Kotak Established Offshore Fund Structure To Bet Against Adani: Hindenburg Responds To SEBI’s Notice

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Kotak Established Offshore Fund Structure To Bet Against Adani: Hindenburg Responds To SEBI’s Notice 

| Updated: July 2, 2024 21:20

Hindenburg Research has named Uday Kotak as the facilitator of the bet against Gautam Adani for its client, Kingdon Capital, on Tuesday in response to a show cause notice from the Securities and Exchange Board of India (SEBI), adding a new twist to the controversy surrounding its report on the Adani Group.

According to the US-based short seller, the private lender involved with the short-selling of Adani Group shares has not been named by the market regulator.

Hindenburg stated that the brokerage firms, founded by Uday Kotak, established and oversaw the offshore fund structure that was utilised by its investor partner to bet against Adani Group shares. 

It stated that SEBI hid the ‘Kotak’ name by using the acronym ‘KMIL’ and solely referring to the K-India Opportunities fund. It said that KMIL stands for Kotak Mahindra Investment.

“While Sebi tried to claim jurisdiction over us, its notice did not name the party actually tied to India: Kotak Bank, one of India’s largest banks and brokerage firms founded by Uday Kotak, which created and managed the offshore fund structure used by our investor partner to bet against Adani. Instead, it named the K-India Opportunities Fund and masked the ‘Kotak’ name with the acronym ‘KMIL,'” Hindenburg stated in a post.

“We suspect Sebi’s omission of Kotak or any Kotak board member may be to protect yet another powerful Indian businessman from scrutiny, a role Sebi seems to embrace,” Hindenburg added.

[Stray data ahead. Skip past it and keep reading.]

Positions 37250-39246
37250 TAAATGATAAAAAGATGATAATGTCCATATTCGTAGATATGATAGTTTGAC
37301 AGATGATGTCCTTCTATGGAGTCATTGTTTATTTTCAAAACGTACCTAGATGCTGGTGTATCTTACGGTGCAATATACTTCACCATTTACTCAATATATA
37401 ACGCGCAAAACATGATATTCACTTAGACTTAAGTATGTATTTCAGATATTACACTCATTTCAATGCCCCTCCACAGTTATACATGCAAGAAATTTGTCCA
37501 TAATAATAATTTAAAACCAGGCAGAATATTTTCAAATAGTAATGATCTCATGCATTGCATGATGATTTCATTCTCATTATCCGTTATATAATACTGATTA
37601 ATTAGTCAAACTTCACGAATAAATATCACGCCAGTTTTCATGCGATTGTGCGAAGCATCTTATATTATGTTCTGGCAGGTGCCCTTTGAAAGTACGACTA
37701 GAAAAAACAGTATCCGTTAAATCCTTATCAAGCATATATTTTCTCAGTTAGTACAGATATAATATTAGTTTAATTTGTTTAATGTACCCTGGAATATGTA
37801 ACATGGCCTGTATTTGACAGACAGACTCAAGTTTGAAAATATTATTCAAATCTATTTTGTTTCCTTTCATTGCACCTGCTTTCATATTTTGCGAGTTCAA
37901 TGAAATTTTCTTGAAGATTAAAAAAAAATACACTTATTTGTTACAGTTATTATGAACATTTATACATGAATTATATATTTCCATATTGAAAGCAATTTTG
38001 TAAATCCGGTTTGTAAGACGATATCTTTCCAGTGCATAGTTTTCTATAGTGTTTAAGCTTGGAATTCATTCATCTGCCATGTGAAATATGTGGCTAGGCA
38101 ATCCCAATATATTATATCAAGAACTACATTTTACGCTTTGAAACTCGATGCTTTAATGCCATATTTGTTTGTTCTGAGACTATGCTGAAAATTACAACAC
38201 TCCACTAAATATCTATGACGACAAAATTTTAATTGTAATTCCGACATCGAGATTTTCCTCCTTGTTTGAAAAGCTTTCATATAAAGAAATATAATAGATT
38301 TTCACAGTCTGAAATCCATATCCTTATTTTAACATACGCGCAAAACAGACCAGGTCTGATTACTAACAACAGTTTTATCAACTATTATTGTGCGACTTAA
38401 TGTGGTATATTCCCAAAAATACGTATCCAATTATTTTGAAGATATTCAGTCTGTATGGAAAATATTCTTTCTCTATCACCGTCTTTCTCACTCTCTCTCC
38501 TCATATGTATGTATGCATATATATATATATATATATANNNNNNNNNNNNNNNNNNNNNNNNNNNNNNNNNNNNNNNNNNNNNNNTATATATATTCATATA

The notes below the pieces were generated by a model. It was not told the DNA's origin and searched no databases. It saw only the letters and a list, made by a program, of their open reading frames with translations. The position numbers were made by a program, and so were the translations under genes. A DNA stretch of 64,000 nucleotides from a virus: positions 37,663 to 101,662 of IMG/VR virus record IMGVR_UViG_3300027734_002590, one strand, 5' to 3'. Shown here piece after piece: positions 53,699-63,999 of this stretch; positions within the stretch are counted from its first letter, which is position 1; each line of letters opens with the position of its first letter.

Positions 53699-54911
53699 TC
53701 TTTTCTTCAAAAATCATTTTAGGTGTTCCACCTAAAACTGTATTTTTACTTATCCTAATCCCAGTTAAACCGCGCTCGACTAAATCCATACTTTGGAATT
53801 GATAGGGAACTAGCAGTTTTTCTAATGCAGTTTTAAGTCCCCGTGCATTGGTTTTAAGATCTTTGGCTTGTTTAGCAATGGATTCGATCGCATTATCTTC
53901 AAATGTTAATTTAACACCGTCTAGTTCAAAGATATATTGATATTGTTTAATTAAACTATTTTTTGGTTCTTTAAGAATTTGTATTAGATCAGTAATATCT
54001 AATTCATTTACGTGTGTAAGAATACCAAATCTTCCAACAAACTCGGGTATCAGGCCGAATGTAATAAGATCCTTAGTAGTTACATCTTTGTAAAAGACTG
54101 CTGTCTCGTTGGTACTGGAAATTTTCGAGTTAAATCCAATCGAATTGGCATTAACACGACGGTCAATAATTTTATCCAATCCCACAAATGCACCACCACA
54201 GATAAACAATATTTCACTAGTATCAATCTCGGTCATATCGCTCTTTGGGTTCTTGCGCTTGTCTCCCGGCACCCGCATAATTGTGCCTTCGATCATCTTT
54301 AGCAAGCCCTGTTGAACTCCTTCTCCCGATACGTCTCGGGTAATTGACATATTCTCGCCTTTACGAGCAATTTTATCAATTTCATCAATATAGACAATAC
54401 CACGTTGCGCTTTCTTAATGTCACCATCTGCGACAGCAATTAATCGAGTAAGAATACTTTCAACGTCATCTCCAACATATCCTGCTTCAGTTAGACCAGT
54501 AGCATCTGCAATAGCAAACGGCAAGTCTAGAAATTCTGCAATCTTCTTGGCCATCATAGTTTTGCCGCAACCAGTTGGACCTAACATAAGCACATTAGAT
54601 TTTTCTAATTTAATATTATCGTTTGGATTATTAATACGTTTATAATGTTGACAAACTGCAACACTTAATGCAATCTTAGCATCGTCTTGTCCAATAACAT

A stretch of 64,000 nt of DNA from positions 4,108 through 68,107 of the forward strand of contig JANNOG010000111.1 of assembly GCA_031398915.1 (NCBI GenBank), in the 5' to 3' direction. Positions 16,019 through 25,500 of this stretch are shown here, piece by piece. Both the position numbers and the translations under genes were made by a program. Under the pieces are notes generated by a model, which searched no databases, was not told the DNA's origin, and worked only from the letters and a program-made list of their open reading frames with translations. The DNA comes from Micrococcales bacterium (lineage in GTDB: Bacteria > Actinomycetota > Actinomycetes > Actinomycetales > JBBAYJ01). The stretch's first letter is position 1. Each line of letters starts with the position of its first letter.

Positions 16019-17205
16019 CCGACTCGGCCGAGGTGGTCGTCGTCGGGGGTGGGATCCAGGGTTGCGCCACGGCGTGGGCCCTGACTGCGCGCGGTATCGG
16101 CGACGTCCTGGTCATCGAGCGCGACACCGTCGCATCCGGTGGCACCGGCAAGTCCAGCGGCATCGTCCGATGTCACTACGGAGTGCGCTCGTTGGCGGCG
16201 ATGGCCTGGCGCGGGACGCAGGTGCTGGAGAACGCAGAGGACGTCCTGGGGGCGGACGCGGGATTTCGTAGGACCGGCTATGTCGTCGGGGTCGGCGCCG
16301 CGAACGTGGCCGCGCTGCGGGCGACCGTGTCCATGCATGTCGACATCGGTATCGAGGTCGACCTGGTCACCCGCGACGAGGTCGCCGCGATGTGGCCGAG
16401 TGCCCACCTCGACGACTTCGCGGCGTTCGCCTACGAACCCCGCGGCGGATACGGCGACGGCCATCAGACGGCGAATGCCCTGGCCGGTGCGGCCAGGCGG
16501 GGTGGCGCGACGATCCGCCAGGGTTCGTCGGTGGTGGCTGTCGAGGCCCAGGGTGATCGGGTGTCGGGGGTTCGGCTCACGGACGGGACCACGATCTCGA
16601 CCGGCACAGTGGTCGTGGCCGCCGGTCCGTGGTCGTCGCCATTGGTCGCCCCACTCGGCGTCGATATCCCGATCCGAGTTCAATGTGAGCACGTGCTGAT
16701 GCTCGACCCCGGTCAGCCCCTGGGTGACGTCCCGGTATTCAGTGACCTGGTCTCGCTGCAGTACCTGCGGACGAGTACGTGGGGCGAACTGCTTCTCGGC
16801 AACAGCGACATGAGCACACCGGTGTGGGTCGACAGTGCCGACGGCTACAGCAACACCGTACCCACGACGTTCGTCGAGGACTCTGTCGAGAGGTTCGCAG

Hindenburg Research stated in 2023 that it has short positions in Adani Group firms using non-Indian-traded derivatives and US-traded bonds, but it did not disclose the specific derivatives and reference securities it employed or the number of its bets.

According to Hindenburg’s latest note, the bank’s founder, Uday Kotak, directly oversaw SEBI’s corporate governance committee in 2017.

The main purpose of SEBI’s notice, according to Hindenburg Research, was either to offer fresh legal grounds for asserting jurisdiction over it or to imply that its reported and legal investment stance was secret or dubious.

“Note that we are a US-based research firm with no Indian entities, employees, consultants, or operations. Some of these arguments seemed circular,” Hindenburg added.

Hindenburg stated the regulator claimed the disclaimers in its report were inaccurate because it was indirectly getting involved in the Indian securities market and, hence, was short Adani.

“This was no secret—everyone knew we were short Adani because we disclosed it prominently and repeatedly,” the research firm said.

Hindenburg Research stated that it was prepared to submit a Right to Information (RTI) request to obtain the names of SEBI employees involved in the Adani and Hindenburg cases, as well as the specifics of meetings and phone conversations between SEBI, Adani, and its representatives. Hindenburg Research expressed a need for further information about SEBI’s procedures.

Kotak’s Response

In response to the allegations, Kotak Mahindra clarified that Hindenburg Research has never been a client or investor in their fund. “Kotak Mahindra International Limited (KMIL) and KIOF unequivocally state that Hindenburg has never been a client of the firm nor has it ever been an investor in the Fund,” said the company.

“The Fund was never aware that Hindenburg was a partner of any of its investors. KMIL has also received a confirmation and declaration from the Fund’s investor that its investments were made as a principal and not on behalf of any other person,” it added.

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